This here blog is not always about topical issues. I don’t read the news and then suddenly feel the need to blog about what I read. Sometimes I go out of my way not to be topical, because I don’t see the need or more often than not there are others who have written about the issues far better than me.
In future, that may not always be the case. That whole free flow deal that I enjoy might deliberately bump into what’s going on where current events are concerned. Like this entry.
Believe it or not, I don’t always spend a lot of time reading back on what I have written in the past. In fact a lot of the time it surprises me catching up on what I’ve actually written even as much as a year ago. As it happens, there was an issue particularly bugging me today and before I was to launch into my words for the day, I did a cursory look at what I’d written on the subject of justice. In doing so it transpires I’ve written quite a bit about justice on this blog.
It’s virtually a year ago since I wrote passionately on the subject of what to do about injustice. The matter of justice also bothered me when I considered what emerging voices on justice were like from the prophetic tradition to the present. Almost four years ago I was upset about a matter that made it look as though injustice was rampant from the bottom up. Almost five years ago I was pondering about the issues of how we truly deal with the demands of justice when certain decisions are made. Indeed even my brother got in on the act in sharing a guest post looking at the central place justice for all should take for anyone genuinely looking to live a godly life.
Of particular relevance in the light of current events is an article I wrote in 2012 about what justice looks like in the light of the Hillsborough Independent Panel. Today in hearing a verdict by a jury that the deaths of 96 people was a result of unlawful killing filled me to the brim with emotions. Some celebrated what they perceived to be justice. I, however, was still stuck on how a decision took so long to make. It’s another step towards justice, but it’s certainly not the fulfilment of justice at all. Questions still abound about what justice looks like now that those who were directly complicit are either dead or not far from being in that position. There are still issues about how proper measures can be put in place not just to ensure such a disaster does not happen again, but such a disgraceful miscarriage of justice is allowed to pervade society as it did in this tragedy.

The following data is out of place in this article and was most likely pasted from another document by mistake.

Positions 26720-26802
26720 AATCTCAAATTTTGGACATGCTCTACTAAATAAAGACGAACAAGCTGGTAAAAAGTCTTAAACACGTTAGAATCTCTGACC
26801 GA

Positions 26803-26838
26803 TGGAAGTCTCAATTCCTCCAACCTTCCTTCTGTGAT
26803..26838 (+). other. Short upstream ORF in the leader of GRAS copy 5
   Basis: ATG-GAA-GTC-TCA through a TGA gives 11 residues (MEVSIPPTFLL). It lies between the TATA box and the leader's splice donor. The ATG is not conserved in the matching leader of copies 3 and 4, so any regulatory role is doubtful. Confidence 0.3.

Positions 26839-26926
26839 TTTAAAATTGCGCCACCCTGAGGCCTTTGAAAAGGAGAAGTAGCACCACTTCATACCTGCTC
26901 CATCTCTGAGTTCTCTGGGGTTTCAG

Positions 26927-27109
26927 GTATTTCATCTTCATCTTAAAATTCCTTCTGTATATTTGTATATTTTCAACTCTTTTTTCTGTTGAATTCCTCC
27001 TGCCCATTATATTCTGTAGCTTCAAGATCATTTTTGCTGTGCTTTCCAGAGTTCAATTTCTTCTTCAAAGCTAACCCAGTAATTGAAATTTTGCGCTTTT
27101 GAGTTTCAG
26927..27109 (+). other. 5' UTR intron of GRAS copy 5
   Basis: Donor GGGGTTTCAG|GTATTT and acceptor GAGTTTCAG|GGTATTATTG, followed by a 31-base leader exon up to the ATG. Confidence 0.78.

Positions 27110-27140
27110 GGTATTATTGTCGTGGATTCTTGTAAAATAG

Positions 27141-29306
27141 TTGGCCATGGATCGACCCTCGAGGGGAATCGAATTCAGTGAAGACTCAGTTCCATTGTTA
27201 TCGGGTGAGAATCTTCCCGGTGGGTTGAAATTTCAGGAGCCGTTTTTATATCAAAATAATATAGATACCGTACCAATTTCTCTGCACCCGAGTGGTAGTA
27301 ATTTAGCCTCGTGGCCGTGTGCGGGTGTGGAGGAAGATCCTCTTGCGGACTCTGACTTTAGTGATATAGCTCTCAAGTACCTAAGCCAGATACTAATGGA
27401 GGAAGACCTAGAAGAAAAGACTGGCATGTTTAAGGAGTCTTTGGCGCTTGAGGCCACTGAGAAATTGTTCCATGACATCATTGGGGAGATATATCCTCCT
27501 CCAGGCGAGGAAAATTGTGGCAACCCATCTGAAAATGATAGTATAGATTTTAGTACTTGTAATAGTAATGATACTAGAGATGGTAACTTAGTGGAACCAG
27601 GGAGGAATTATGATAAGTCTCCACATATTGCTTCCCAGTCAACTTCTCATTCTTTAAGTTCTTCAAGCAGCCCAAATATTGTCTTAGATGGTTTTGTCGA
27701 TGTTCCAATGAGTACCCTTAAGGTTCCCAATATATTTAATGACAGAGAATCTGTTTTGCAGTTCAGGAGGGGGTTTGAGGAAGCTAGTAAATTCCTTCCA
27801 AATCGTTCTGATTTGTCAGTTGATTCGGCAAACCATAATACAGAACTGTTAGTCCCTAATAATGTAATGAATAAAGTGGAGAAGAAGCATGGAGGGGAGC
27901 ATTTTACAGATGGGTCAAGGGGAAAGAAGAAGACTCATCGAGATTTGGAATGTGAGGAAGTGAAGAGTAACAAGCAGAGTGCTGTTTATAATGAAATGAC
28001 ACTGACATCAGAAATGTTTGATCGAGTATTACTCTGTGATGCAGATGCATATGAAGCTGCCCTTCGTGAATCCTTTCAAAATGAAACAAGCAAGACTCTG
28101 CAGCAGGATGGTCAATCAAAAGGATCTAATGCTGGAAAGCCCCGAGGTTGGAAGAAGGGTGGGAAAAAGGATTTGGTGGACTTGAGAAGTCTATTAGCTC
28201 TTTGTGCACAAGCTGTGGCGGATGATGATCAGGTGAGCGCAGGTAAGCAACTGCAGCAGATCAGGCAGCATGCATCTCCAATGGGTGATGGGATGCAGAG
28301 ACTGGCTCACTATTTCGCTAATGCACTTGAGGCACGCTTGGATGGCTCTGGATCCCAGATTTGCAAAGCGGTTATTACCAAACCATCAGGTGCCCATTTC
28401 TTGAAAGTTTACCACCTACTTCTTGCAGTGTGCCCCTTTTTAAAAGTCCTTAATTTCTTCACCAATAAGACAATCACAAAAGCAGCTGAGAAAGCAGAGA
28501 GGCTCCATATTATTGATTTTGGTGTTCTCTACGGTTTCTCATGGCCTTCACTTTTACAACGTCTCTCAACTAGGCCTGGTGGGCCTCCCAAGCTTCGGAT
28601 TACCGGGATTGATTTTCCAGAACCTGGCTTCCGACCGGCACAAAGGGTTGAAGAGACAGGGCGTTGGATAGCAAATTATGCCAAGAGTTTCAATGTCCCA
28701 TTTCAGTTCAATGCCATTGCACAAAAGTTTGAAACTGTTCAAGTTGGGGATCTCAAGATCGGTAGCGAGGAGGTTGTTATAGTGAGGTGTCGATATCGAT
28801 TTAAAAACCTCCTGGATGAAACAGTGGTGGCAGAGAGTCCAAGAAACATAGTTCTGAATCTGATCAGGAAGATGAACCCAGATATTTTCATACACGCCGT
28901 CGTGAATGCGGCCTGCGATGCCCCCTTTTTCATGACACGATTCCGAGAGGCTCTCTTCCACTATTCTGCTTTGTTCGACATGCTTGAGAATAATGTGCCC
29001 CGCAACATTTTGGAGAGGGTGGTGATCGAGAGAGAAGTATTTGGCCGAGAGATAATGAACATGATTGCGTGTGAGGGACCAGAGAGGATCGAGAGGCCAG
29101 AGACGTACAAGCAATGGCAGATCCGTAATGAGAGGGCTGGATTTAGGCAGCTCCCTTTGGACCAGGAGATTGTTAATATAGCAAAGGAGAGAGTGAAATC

When my emotions get so high, it’s so important for me to hold onto the knowledge that there is a God who cares. there is a God who sees and knows about injustice and what it takes to resolve it, whether it was with people in slavery in Egypt, or humanity enslaved to sin from the beginning. I’m grateful to know He has a resolution to the matter and we as His agents for change get to express it however we can.
It is good to know that followers of Jesus are involved in a change for justice to see justice for a change.
For his Name’s Sake
C. L. J. Dryden